Jail for sisters who killed OAP

Click to follow
The Independent Online

Two teenage sisters were today given lengthy jail sentences for the killing of a frail pensioner who had befriended them and given them sweets.

Two teenage sisters were today given lengthy jail sentences for the killing of a frail pensioner who had befriended them and given them sweets.

Kellie Lyons, 17, was ordered to serve ten years youth detention for the manslaughter of 87-year-old Rose Mackenzie, and eight years concurrently for robbery.

Her sister Jean, 19, was ordered to serve eight years for the same crime and six years concurrently for robbing Mrs Mackenzie.

Old Bailey Judge Michael Coombe said he rejected claims of remorse and said: "This was as mean and despicable an offence as can be imagined."

He said the killing was so seriously that the sisters should be kept on licence for eleven years following their release.

Mrs Mackenzie, who the judge said was a happy and kindly woman, died a week after being attacked at her home on the Woodberry Down Estate, Manor House, north London, in February.

The sisters, masking their faces with balaclava helmets, broke in, attacked her and stole £800 from her hiding place in the bathroom.

Mrs Mackenzie died from injuries caused by kicks she received. The sisters, who lived in the same block of flats and had been befriended by the pensioner, blamed each other for the death.

Kellie cried as she was sentenced, but Jean who received a lesser sentence because she admitted her part in the robbery, held back her tears as she was led from the dock.

Defence counsel for the sisters, who were 17 and 18 when they were charged, said they would have to serve their sentences in prison because their was no young offender institutions for females.

They had been subjected to threats and would have to serve their sentences in isolation.

The judge said: "However much these two girls suffer from their isolation and the hostility of other prisoners whose crimes may be serious indeed, but who regard this particular crime as outstanding in its horror, nothing compares with the suffering inflicted on Rose Mackenzie and her family.

"I am not impressed by submissions of remorse ... I feel their sorrow was more for their own predicament than for Rose or her relations."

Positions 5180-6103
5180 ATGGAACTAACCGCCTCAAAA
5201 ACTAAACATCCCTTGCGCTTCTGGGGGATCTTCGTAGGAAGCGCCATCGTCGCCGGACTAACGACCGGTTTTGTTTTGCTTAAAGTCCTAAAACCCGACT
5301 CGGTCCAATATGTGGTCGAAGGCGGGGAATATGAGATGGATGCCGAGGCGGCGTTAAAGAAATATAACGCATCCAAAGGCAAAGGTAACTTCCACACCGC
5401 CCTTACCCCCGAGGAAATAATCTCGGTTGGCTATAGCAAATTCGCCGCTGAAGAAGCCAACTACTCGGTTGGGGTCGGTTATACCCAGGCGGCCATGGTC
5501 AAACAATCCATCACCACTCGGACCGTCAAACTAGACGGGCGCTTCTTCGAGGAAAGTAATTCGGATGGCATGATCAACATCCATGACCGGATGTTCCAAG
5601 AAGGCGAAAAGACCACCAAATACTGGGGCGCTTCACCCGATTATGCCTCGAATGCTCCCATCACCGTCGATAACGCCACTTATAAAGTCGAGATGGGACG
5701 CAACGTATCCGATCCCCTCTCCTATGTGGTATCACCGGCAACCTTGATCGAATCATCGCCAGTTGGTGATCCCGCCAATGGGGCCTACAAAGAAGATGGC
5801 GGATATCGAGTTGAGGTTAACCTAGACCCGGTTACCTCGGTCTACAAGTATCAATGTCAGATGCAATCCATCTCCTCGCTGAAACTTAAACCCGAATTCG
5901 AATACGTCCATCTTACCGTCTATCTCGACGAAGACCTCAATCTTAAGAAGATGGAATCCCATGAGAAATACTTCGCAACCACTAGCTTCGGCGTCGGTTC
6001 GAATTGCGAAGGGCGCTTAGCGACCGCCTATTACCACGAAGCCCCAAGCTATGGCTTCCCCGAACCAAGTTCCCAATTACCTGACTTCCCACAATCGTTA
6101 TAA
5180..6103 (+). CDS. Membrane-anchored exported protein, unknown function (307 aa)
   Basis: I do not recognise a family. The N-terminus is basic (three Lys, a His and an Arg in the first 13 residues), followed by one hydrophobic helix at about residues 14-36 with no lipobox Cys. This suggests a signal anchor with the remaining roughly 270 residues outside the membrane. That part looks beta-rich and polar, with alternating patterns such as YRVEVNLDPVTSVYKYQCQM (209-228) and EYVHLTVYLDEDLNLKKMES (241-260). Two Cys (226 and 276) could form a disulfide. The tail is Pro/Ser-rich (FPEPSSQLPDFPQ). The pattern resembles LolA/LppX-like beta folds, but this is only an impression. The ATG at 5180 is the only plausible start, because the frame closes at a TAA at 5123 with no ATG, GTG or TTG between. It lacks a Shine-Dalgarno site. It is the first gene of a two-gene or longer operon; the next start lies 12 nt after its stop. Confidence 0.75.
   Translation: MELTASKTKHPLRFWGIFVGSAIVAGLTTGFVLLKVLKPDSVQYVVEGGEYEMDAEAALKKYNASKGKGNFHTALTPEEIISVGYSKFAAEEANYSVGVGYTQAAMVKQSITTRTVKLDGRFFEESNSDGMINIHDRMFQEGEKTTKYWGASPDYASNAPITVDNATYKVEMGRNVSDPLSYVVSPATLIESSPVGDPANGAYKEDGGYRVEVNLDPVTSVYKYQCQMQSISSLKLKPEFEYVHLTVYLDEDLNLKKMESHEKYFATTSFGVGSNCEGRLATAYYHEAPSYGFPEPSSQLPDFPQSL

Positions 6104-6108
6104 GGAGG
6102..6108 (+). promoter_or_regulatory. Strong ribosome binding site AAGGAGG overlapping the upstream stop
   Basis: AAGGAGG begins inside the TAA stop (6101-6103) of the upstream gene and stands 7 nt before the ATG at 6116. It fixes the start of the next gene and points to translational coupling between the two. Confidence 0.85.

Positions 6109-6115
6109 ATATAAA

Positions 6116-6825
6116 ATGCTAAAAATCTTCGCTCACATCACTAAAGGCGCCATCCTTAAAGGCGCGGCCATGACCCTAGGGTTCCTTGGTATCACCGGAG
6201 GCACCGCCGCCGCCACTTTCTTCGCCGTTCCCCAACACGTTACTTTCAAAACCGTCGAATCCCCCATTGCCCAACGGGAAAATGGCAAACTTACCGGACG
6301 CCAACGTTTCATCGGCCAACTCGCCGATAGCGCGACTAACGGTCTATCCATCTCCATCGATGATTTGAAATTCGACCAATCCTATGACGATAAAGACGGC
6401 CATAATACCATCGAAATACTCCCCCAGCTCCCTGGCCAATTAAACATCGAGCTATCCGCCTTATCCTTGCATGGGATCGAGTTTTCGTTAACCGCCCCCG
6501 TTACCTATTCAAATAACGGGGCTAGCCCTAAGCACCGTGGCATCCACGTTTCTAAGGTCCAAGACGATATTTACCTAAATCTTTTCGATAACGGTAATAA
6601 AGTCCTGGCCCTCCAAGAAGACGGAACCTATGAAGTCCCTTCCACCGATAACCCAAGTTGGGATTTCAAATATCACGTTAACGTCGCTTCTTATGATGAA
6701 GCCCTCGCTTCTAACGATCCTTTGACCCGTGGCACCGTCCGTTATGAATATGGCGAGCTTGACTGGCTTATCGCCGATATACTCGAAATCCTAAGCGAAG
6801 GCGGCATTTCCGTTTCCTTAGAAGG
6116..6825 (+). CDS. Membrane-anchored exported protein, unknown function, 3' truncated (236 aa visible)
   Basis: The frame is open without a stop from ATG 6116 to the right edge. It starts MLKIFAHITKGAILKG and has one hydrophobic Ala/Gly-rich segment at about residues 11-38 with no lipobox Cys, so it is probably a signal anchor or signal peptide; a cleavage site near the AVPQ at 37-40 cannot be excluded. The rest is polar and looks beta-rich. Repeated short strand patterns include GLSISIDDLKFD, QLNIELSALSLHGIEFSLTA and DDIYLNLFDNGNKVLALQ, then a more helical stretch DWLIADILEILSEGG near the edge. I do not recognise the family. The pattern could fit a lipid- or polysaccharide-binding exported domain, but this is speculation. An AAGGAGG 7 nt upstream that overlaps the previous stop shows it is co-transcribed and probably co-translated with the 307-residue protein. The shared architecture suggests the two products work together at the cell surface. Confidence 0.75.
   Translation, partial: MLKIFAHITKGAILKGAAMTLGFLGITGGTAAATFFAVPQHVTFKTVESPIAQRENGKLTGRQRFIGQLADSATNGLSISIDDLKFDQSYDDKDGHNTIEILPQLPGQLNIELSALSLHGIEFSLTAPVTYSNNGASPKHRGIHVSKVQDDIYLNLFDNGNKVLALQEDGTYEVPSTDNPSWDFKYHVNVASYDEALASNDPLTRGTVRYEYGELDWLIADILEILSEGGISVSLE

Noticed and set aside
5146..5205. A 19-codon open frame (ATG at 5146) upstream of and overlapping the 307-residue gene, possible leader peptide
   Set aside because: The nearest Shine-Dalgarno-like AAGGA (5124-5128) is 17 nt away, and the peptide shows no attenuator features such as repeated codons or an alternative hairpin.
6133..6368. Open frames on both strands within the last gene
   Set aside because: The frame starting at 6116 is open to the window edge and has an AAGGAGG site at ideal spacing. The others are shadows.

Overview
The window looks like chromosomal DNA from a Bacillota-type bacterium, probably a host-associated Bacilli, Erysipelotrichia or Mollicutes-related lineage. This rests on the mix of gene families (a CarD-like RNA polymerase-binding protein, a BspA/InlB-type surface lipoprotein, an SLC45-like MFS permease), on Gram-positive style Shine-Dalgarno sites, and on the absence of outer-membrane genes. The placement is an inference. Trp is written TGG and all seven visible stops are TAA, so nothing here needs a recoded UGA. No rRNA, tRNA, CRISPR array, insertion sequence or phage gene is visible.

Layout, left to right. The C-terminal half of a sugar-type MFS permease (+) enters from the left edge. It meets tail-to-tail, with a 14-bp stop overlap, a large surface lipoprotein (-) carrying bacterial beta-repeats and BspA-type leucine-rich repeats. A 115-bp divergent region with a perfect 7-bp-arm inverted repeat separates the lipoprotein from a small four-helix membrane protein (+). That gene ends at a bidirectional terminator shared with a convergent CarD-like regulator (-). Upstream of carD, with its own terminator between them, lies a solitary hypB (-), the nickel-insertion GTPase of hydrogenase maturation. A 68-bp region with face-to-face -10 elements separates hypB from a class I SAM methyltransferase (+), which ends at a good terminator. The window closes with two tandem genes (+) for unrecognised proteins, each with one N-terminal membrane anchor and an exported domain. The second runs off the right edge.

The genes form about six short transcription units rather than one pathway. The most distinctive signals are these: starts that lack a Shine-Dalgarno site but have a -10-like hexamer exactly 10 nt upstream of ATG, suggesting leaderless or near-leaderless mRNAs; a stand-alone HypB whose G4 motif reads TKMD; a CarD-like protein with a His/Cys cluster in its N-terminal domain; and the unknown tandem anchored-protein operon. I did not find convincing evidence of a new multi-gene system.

A robbery on an elderly person in their home was one of the "most heinous" crimes.

"What makes this crime even graver is that Rose Mackenzie had been a kind lady who befriended these two.

"She had lent the family money from time to time, there were birthday cards and sweets for what she took to be friendly, young children.

"Over and above the horror of the crime perpetuated in this cowardly way against a defenceless old lady, must be added a gross breach of trust."

The judge said he suspected the jury had cleared the sisters of murder because they suspected that one of the girls was guilty of murder - but did not know which one.

Outside court, Mrs Mackenzie's great-nephew Jeff Bennett said: "We are pleased that the judge gave out harsh sentences.

"Rose enjoyed life even though she was 87. These girls showed no genuine remorse. They were crying for themselves.

"I am glad she died without knowing who robbed her. She would have suffered even more if she had known it was the girls she thought were her friends."

Relatives of the sisters waved to them from the public gallery and a woman wept as they were sentenced.

The sisters had been remanded in custody after a jury found them guilty of manslaughter but cleared them of murder.

Ann Curnow QC, prosecuting, told the court that the pair left the widow on the floor with multiple rib fractures as they went off to boast to friends about what they had done.

But once arrested the "inseparable" sisters tried to blame the other for the vicious attack.

Kellie had denied the killing, saying she had loved the pensioner "like a Nan" and had confided her problems to her.

She denied being present and said: "I was really close to her. I enjoyed her company and she enjoyed mine.

"I went to the shops with her on occasions. I miss her. I wish she was not dead."

Jean admitted robbery but denied she had harmed the elderly woman. She said Kellie had kicked Mrs Mackenzie.

When they met up with friends afterwards they were bragging about what they had done, said Miss Curnow.

They had knocked on her door, hit her, turned out the lights, kicked her when she fell and she was screaming.

After she was attacked, she managed to knock at a next door neighbour's home and an ambulance was called.

The crew found her sitting on a chair, her right eye was black, swollen and totally closed. She had a cut on the right ear and a mat of blood was on her head.

After the attack, the sisters asked their friends to get rid of the clothing they had worn, together with a plastic bag containing documents. The friends contacted police after hearing of the death.

The Lyons sisters had lived on the estate for a couple of years with their mother and stepfather.

They left school with average results and were training to become door to door perfume saleswomen. They had not been in trouble with the police before.

Police have not been able to discover what turned the two sisters into killers.

"They were young girls who liked to have a good time," said Detective Chief Inspector Patricia Gallan.

Comments